The Summit County replaced the Keen Summit County II.
Current Retail: $107.10-$125.99
Historic Range: $62.98-$179.95
Reviewers Paid: $195.00
27.6 oz / 781.9 g
13.5 in / 34.3 cm
9.5 in / 24.1 cm
300g KEEN.WARM upper insulation, 450g KEEN.WARM toe insulation, KEEN.DRY waterproof breathable membrane, Shellback heel support
Waterproof nubuck leather upper, Dual climate non-marking rubber outsole, Compression molded EVA midsole, Removable thermal heat shield footbed
Historic Range: $89.95
A truly warm winter boot, comfortable out of the box, with features expected of Keen.
- Warm. Really warm.
- Comfortable from first wear
- Familiar Keen features/design
- Sized a bit large
I acquired these boots a couple months ago, as a Christmas gift from “the dogs” (with the assistance of my wife), who appreciate my efforts to walk ‘em even when it’s colder than the dark side of the Moon out there. I’ve since worn them dog-walking (of course) in single-digit to mid-teens temps (and a little warmer, too), and for a few short day hikes in mid-teen-to-twenties temps in rolling terrain, unpaved trails. In all cases, I paired the boots with SmartWool Trekking or Mountaineering socks. (In the case of the Trekking socks, I also occasionally added liners to augment fit.)
The boots are the same size as my other Keen boots, the Targhee II, and other Keen boots I’ve had over the years. (Yeah, I like Keen boots, for their fit, comfort, and reliability.) These, however, are a bit bigger in actual size—presumably for the use of very thick winter/mountaineering socks. With such very thick socks, the boots become a very good fit, though still slightly larger, to my perception, than my Targhee II pair. They were comfortable from the get-go, and remain so now. They’ve trudged through snow and ice with no problems, except for some grip issues on icy road surfaces. The waterproof construction is thus far 100% effective.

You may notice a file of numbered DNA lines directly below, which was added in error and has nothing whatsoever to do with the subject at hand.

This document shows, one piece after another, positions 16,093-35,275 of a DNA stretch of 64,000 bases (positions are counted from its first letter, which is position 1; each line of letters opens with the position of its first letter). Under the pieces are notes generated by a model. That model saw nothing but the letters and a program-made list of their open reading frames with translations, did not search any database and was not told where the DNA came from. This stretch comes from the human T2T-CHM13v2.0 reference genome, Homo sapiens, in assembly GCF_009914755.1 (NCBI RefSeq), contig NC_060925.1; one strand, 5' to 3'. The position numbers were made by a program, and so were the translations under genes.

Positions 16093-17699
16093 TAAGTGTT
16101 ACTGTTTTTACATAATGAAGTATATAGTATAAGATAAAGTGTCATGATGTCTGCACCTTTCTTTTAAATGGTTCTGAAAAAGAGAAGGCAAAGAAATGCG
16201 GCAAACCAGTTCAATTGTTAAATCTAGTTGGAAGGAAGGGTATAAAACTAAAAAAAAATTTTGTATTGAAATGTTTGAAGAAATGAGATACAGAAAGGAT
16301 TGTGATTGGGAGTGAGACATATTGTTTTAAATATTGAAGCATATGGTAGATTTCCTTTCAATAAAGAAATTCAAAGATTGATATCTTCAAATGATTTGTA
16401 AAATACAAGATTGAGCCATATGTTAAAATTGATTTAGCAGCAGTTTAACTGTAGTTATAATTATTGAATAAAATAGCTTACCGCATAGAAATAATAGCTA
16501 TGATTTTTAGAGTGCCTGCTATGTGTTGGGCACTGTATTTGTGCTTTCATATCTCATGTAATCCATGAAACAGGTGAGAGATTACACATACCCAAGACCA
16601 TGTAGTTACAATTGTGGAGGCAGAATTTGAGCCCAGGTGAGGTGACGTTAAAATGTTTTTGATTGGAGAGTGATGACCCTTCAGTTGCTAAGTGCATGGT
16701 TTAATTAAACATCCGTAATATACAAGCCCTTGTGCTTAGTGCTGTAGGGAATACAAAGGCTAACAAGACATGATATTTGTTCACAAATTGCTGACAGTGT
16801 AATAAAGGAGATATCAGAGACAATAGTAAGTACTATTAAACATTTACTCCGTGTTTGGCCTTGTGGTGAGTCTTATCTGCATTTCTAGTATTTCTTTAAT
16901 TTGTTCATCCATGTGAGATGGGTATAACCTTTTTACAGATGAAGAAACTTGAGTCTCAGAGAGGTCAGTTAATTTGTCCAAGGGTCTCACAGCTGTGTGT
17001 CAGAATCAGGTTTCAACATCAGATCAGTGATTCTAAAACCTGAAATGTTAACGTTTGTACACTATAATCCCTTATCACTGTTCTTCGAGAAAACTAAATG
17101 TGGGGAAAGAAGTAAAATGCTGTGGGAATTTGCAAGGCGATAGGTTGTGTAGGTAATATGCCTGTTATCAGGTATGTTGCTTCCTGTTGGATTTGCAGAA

On excursions of two-hours-plus at night in single-degree temps, these boots (which are allegedly warm enough to keep one’s tooties toasty down to about forty-below) did an exemplary job of keeping my feet warm, even when standing about.
Mobility, agility with the boots on is only modestly less than in regular boots, and much better than in some winter/snow boots. I do wish the soles gripped icy surfaces a bit better, but that’s a difficult problem to solve, all things considered, so only a little mark-down there.
The construction appears well-done, and I expect to get a great amount of wear from these boots. Strongly recommended for the purpose for which they were designed—winter hiking/camping.
Have had this particular product for approximately two months, with moderate use during that time. Have had/used other winter/insulated boots in past three-plus decades, of various brands, models, etc. These rate higher than most and as high as any.
Source: received it as a personal gift
I just bought them so I can't really talk about long term, but short term speaking, these boots are really warm and comfortable.
I read reviews about how cold they get when you stop moving. A reminder: all boots get cold when you stop moving because they don't contain any heat source besides you. I started to get cold after 30 minutes of not moving in -10° temperature. I think it's really good, since when I started to walk again, they got really warm in a minute.
They are perfect for snowshoeing and I'll have to get used to walk around with them. Really good investment.
Materials: leather and polyester
Use: Winter hikes, snowshoeing
Break-in Period: none
Price Paid: $195